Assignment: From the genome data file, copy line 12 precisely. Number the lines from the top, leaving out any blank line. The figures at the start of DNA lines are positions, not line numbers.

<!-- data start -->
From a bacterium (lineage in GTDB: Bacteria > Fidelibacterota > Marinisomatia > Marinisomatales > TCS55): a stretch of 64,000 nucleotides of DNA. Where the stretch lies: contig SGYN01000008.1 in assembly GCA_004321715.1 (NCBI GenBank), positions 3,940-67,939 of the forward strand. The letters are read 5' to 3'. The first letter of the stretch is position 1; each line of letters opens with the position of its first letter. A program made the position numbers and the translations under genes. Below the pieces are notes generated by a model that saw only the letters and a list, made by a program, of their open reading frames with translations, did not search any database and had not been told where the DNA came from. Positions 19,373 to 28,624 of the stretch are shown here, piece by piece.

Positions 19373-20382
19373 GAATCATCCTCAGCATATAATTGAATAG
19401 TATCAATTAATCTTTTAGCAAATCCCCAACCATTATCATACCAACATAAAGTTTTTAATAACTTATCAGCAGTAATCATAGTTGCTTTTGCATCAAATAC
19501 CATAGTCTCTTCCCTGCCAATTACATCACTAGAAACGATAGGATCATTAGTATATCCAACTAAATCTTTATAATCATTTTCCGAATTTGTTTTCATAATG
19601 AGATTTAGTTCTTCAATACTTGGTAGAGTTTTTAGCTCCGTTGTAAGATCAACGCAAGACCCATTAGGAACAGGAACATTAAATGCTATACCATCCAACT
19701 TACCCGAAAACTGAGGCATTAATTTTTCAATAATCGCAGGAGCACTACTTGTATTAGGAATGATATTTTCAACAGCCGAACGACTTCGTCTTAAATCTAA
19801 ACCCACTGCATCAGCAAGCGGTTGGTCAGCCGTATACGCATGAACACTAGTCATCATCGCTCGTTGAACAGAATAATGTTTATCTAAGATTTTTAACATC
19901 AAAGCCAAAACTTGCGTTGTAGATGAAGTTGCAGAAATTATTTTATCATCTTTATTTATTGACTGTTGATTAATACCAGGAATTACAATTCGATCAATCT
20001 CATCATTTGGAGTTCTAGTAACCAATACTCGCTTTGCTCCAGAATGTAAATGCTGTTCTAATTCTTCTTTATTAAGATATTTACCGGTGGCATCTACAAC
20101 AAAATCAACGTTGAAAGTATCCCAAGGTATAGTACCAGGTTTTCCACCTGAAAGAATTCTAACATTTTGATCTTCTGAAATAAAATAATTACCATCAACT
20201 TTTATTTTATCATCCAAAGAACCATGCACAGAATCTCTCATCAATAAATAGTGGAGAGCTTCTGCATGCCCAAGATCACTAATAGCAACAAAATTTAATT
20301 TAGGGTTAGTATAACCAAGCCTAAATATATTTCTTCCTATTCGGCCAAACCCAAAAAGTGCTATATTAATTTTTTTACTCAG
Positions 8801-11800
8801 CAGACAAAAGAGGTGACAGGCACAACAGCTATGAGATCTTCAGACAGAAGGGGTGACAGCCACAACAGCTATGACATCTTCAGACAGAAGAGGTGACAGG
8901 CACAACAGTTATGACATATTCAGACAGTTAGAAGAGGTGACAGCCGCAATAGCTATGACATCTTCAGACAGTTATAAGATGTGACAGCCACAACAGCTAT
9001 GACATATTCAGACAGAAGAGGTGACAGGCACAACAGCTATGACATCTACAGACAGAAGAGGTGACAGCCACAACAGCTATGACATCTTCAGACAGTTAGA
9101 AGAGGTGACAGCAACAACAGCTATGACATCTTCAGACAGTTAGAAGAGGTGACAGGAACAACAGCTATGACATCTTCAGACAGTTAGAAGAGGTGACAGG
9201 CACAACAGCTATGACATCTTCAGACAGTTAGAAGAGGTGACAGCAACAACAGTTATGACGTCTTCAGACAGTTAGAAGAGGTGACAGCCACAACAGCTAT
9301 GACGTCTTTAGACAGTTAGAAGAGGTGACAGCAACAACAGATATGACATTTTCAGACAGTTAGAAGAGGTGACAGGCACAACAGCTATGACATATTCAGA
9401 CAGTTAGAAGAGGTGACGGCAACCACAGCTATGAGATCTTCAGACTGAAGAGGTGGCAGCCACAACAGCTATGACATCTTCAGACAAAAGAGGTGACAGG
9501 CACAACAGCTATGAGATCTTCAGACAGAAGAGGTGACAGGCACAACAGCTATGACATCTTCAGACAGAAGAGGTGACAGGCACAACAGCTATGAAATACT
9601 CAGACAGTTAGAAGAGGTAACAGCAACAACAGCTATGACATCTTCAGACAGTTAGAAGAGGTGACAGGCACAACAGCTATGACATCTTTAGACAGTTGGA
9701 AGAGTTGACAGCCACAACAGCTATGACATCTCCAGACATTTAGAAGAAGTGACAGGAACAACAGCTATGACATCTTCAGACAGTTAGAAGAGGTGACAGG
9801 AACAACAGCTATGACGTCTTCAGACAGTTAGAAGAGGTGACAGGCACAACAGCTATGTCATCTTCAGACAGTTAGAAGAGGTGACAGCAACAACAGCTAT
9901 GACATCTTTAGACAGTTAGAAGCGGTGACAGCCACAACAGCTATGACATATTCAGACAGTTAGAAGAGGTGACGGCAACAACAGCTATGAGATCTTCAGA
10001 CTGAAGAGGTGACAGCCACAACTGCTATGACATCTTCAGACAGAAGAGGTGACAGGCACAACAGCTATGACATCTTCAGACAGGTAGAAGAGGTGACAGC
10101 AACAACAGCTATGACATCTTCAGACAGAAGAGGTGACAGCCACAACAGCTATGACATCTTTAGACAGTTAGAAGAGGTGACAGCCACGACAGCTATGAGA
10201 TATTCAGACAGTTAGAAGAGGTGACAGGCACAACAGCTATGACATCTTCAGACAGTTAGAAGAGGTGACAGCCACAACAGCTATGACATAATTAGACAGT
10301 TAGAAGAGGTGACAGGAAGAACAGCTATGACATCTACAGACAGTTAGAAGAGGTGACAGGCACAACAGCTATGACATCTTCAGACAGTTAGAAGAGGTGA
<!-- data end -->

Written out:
20201 TTTATTTTATCATCCAAAGAACCATGCACAGAATCTCTCATCAATAAATAGTGGAGAGCTTCTGCATGCCCAAGATCACTAATAGCAACAAAATTTAATT